Resolving Diabetes-Related Bladder Problems

Diabetes can cause a host of medical complications, some well-known and others less so. Bladder and voiding (bladder emptying) problems are quite common in people with diabetes, both in those who have had trouble maintaining good blood glucose control and in those who have been able to keep a tight rein on their levels.

The bad news is that bladder problems, like so many complications of diabetes, are at first “silent” ones — they can go unsuspected for months or even years before suddenly manifesting themselves. The good news is that by looking out for certain warning signs, you can catch bladder problems early and treat them before permanent injury is done.


Why bladder problems?

The reason people with diabetes develop bladder problems is complex and involves the bladder muscles and the nerves that control them. The picture is further complicated by the fact that people with diabetes can develop all of the same bladder and voiding problems as people who don’t have diabetes. For instance, women with diabetes can develop the same overactive bladder problems (including feeling sudden urges to void and needing to void more frequently) that women without diabetes often have. Likewise, men with and without diabetes tend to develop enlarged prostates as they get older, causing both obstruction of the flow of urine and irritability of the bladder (a condition that has symptoms similar to overactive bladder, but different treatments). A stroke or a herniated disk compressing a spinal nerve, among other non-diabetes-related conditions, can also cause bladder problems. Sometimes a person with diabetes may have bladder and voiding problems with multiple causes, only one of which is diabetes.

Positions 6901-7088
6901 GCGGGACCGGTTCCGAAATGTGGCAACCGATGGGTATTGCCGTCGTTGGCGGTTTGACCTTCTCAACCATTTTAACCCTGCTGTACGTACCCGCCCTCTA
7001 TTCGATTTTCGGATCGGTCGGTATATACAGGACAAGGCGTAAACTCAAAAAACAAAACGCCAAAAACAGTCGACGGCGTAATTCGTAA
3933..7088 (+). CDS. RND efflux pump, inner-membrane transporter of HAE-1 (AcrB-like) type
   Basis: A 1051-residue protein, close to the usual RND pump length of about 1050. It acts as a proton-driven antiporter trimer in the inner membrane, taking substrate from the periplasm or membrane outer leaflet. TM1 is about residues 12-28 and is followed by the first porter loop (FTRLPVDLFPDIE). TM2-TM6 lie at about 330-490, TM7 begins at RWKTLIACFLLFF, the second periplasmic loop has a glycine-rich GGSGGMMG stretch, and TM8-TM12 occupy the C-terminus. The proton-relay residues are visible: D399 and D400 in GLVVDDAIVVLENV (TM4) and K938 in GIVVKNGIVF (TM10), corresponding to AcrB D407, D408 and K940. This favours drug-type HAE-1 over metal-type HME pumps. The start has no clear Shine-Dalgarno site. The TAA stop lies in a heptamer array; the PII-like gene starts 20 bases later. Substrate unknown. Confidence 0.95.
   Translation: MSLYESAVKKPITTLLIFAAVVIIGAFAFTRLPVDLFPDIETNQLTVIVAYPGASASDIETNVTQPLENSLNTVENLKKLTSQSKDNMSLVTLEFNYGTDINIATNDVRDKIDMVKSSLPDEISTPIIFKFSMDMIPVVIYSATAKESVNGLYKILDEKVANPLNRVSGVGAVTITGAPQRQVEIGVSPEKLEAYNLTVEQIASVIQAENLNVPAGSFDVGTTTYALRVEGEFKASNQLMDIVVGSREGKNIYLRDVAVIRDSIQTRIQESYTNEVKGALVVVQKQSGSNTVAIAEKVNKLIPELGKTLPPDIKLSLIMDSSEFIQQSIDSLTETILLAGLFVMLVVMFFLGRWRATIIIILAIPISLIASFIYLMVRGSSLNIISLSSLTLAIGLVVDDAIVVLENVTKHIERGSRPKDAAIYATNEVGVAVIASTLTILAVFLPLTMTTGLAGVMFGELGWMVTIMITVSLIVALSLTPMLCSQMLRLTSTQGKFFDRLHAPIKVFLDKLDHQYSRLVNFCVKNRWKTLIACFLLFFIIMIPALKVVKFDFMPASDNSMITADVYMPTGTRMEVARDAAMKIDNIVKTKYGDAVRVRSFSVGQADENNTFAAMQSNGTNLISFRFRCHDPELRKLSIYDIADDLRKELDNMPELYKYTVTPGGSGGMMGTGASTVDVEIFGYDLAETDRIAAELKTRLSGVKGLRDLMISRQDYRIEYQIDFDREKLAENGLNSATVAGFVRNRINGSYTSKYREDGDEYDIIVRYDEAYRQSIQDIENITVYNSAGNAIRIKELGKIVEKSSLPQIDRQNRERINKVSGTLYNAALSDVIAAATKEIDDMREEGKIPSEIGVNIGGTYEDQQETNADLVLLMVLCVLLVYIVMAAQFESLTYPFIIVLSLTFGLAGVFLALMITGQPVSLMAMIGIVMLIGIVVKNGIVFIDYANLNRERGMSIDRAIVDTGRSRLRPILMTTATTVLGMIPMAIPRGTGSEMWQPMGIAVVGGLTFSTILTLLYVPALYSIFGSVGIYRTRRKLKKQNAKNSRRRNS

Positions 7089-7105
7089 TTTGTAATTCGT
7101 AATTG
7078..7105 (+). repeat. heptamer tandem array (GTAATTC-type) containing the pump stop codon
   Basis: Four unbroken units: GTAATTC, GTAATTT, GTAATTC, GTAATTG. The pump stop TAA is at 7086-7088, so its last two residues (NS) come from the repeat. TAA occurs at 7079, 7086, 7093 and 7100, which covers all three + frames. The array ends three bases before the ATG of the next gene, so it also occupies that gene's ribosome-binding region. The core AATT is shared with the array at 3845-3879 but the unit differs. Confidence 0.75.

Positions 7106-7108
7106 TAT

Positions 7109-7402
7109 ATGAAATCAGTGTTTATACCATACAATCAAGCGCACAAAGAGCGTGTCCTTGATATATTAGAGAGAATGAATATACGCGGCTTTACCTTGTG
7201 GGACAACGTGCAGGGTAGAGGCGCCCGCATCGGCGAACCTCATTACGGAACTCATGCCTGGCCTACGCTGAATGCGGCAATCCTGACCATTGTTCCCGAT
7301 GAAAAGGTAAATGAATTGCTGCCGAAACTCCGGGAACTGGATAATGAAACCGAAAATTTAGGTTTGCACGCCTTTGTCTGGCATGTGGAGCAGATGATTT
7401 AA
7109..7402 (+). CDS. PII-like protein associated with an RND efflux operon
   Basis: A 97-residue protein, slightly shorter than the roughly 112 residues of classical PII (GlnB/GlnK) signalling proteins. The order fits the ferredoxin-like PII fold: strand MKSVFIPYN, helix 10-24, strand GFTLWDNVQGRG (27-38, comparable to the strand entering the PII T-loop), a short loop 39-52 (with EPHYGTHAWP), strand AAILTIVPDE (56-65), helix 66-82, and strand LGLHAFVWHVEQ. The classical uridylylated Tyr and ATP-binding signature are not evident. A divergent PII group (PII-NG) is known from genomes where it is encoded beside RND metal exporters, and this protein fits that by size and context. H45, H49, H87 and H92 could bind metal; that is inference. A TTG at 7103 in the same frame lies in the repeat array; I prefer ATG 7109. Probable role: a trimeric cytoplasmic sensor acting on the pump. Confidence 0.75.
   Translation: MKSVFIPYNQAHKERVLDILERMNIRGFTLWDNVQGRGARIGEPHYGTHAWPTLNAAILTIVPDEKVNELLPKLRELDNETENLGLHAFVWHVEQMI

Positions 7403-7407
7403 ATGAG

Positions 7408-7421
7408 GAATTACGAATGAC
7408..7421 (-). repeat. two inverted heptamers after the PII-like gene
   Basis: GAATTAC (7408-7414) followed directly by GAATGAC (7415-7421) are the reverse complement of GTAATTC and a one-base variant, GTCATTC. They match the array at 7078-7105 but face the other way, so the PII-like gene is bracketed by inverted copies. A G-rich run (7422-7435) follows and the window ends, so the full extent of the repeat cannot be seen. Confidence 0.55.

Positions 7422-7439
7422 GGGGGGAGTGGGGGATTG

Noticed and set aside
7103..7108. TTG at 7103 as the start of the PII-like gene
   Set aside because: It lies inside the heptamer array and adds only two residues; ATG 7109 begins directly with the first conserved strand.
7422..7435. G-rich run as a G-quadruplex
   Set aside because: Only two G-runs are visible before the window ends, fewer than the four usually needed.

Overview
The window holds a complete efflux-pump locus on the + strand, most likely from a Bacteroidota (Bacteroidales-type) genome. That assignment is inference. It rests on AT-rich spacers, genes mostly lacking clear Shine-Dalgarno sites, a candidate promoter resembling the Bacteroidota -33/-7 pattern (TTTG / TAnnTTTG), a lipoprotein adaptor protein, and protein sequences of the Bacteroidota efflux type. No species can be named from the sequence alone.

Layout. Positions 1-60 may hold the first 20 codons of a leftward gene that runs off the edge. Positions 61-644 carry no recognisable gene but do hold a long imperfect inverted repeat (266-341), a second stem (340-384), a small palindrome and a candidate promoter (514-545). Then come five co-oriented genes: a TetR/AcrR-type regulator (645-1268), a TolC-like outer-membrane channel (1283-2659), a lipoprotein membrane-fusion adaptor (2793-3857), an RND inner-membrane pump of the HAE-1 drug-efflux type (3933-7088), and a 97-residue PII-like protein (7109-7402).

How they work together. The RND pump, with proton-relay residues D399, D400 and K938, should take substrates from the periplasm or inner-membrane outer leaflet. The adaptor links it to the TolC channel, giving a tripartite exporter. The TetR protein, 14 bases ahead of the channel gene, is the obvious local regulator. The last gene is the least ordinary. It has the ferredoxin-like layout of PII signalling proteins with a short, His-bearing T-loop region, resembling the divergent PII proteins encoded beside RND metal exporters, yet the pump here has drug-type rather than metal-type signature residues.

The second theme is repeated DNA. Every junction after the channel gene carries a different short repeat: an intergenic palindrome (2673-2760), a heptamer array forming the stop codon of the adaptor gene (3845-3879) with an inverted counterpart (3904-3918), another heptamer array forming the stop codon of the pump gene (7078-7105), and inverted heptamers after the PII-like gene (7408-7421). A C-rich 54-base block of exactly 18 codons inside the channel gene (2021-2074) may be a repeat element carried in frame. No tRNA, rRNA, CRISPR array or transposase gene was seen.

Seeing a physician who is familiar with the many possible causes of bladder dysfunction is essential in helping to identify what’s causing the problem and to determine the appropriate therapy. One type of bladder dysfunction that’s important for people with diabetes to be aware of is the classic diabetic neurogenic bladder, or “diabetic bladder.”

“Diabetic bladder”

People with a diabetic bladder can have a variety of symptoms: Common ones include frequent urination, incontinence, difficulty starting a urinary stream, urinary tract infections, and sensations of needing to urinate urgently. The underlying problem is that neuropathy (nerve damage) causes the bladder to lose the ability to sense when it is full, just as neuropathy in the feet can interfere with a person’s ability to sense pressure or pain.